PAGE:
by Sandra Crook
Tony seems nervous today, really edgy… like he knows what’s coming. It’s all my fault. I shouldn’t have let it drag on this way.
Mum always says, “you let yourself get drawn into things, my girl, too soft-hearted to make a stand.” And she’s right. Not only have I put off telling Tone that it’s over between us, I’ve also failed to mention I’m off abroad next week, working my way through Europe with some mates from college. It’ll be a real adventure and Tone has no part in it.
I’ve decided to tell him in the shopping mall, where he can’t make a scene. Well he can, being Tone, but there’s less likelihood. I’ve suggested we eat at Burger King but he wants a sandwich in the central hall, beside the fountain. That’s why I know he’s nervous – Tone’s always up for a burger.
We sit down on a bench, and I start tucking into my egg mayo. I might as well eat first, I think, keep my strength up. Tone’s pulling bits out of his cheese roll, looking nervously around.
And then these three guys stroll out from behind the fake marble pillars, carrying guitars and wearing red three-quarter length jackets with black velvet lapels. Their sparrow-like legs shimmer in silver-flecked drainpipes and terminate in clumpy crepe-soled shoes. I nudge Tone.
“Getta load of the teddy-boys,” I snigger, but Tone seems quite tense.
“Love me tender, love me sweet,” croons the eldest one with greasy grey hair curling forward into an exaggerated quiff, “…never let me go.”
I snort my milkshake down my nose. It hurts.
“You have made my life complete,” joins in the second Ted, “and I love you so.”
“Jesus,” I say, “he’s looking right at me.” Tone doesn’t reply.
The three of them then warm to their theme.
“Love me tender, love me true, all my dreams fulfilled…” The eldest one is putting so much vibrato into his performance I can’t drag my eyes away from his quivering Adam’s apple.
“For my darling I love you, and I always will.”
I turn to grin at Tone but he’s not there.
He’s on his knees in front of me, holding out a red velvet box.
“Fuck me,” I think, glancing nervously round at the gathering crowd, registering a ground swell of “awwww’s”
“Go on love,” says a voice from the crowd, “the suspense is killin’ us.”
Tone fumbles the box open and there’s this ring to end all rings, winking at me grotesquely.
I sit there with my mouth open. What can I do? There’s me, preparing to call it a day, and there’s him, itching to make it a lifetime.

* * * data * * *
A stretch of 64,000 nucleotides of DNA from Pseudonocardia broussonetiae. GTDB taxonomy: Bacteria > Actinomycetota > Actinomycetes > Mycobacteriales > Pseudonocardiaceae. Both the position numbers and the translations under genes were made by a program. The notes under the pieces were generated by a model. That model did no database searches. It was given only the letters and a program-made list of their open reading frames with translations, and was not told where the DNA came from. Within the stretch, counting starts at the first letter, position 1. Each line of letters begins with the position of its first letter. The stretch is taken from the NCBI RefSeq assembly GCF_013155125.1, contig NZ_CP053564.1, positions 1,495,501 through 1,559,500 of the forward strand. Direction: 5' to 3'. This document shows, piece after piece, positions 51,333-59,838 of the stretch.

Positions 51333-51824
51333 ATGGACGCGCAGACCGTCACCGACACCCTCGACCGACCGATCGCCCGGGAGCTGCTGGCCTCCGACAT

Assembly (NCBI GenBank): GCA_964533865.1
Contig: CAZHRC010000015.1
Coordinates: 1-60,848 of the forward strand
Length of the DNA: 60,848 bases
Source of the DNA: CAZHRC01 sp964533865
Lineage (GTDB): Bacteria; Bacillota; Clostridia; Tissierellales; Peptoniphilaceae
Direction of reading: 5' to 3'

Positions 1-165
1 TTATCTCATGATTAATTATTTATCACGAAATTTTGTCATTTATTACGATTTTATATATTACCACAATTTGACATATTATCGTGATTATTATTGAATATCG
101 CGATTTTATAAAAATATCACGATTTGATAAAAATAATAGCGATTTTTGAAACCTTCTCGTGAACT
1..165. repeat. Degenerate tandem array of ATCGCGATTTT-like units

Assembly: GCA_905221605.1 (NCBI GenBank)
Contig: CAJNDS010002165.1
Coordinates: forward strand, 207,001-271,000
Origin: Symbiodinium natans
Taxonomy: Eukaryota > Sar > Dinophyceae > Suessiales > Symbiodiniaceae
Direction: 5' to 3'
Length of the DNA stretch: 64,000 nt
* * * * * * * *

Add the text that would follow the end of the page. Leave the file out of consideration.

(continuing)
The crowd are getting restless, and I sense the mood changing.
“Hard-faced bitch,” says a low voice to my left.
“He’s worth ten of her,” growls another.
I’m realising I’ll get lynched if I say no. I can see the grand tour of Europe flushing down the pan, being replaced by a lifetime married to the wrong guy.
Tone’s eyes are beginning to water, and I sense his first doubts about the way things are going.
Even the Teds are looking a bit uneasy but they soldier on.
“Love me tender, love me long, take me to your heart”.
The oldest one fixes me with a glassy stare, almost pleading with me.
“For it’s there that I belong, and we’ll never part.“
I open my mouth to bite the bullet.
“Oh go on then,” I hear myself say, irritably. “All right.”
Tone slides the ring onto my finger. It’s way too big and the stone slips round towards the palm of my hand immediately. The audience breaks into a round of applause and the teddy-boys bow, before stepping back behind the marble pillars again.
Cooing contentedly, the crowd melts away, and we both stand there staring at each other.
Tone’s bottom lip trembles and I can see he’s a bit underwhelmed by my response.
“You wouldn’t have accepted if I’d asked you quietly without all this fuss, would you?”
I open my mouth to lie; to say “yeah, ‘course I would…honest”.
But this time a different voice emerges, the voice of someone older, much stronger. Someone with conviction.
“You’re right, Tone. I just did it to save embarrassment.”
There’s a long pause and we’re still standing there like lemons. I twist the ring easily off my finger and hand it back to him. I hope he bought it sale or return.
He turns and walks slowly away, head down, shoulders slumped, hands in pockets. I feel like I’m going to cry.
Maybe next year … when I’m back…
‘NO! snaps this strange new voice in my head, ‘leave it now, it’s done’.
And suddenly, with relief, I see that it is.
Sandra Crook writes for pleasure and more often than not for free.